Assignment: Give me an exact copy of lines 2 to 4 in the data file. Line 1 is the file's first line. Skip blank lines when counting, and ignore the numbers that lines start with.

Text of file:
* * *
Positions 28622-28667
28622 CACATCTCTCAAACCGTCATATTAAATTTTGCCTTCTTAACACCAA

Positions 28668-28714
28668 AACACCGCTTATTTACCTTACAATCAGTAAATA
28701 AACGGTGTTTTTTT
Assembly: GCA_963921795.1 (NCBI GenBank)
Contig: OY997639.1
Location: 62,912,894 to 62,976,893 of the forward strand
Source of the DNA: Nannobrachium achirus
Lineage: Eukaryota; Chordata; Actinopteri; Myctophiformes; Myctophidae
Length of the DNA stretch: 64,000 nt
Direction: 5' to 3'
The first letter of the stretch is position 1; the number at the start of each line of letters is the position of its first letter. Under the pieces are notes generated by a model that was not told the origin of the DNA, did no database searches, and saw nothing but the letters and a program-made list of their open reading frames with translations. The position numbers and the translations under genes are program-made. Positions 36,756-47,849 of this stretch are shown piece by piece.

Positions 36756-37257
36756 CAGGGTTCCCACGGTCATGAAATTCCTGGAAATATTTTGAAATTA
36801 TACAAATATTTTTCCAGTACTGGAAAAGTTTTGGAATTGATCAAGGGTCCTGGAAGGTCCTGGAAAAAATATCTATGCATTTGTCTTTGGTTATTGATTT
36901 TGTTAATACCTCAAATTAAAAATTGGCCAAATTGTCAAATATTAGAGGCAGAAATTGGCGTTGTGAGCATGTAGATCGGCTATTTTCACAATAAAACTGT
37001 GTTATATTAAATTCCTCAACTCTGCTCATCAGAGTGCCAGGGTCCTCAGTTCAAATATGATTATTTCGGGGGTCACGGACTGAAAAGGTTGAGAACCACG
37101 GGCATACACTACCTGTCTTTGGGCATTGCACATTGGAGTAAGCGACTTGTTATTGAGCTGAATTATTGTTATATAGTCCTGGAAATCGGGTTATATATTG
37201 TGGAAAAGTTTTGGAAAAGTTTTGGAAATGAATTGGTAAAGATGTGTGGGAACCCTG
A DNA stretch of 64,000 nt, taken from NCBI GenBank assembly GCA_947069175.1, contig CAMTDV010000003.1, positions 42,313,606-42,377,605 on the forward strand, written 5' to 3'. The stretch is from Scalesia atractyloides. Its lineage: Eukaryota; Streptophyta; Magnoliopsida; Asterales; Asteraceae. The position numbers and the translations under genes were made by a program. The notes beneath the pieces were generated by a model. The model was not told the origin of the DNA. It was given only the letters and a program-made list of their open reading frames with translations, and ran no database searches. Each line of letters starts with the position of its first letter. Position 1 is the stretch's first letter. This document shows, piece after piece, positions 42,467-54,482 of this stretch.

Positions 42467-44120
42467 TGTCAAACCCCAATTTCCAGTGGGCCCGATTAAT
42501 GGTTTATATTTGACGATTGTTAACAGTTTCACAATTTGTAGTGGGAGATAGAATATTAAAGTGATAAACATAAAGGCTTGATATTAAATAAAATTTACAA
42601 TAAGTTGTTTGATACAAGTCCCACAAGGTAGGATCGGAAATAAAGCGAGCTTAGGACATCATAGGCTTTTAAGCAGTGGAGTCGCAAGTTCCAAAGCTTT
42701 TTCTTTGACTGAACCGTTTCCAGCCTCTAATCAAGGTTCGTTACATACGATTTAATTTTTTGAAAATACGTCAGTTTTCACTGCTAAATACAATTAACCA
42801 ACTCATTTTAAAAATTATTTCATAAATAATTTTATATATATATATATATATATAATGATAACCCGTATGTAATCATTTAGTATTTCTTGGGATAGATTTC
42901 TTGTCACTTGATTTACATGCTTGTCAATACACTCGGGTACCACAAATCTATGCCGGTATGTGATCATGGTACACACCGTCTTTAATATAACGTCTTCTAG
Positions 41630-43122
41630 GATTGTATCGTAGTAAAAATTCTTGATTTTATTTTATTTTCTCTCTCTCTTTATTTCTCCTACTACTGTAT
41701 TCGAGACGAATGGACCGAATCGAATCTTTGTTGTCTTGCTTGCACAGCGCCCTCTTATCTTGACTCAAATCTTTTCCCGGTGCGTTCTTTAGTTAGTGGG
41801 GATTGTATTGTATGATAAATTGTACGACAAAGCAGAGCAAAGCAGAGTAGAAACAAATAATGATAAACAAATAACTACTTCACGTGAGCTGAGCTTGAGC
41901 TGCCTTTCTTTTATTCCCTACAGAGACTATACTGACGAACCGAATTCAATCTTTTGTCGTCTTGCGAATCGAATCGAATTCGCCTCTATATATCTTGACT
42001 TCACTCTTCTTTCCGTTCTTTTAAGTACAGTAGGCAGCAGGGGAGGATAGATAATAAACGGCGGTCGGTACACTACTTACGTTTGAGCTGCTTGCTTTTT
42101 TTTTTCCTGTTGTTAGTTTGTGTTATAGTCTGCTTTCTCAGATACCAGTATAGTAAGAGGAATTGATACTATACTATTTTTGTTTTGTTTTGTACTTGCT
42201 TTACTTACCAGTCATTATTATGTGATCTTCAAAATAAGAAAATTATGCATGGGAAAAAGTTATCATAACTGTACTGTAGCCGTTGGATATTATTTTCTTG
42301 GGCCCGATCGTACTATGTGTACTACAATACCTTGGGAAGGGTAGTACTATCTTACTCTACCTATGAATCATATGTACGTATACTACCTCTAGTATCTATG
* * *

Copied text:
28622 CACATCTCTCAAACCGTCATATTAAATTTTGCCTTCTTAACACCAA

Positions 28668-28714
28668 AACACCGCTTATTTACCTTACAATCAGTAAATA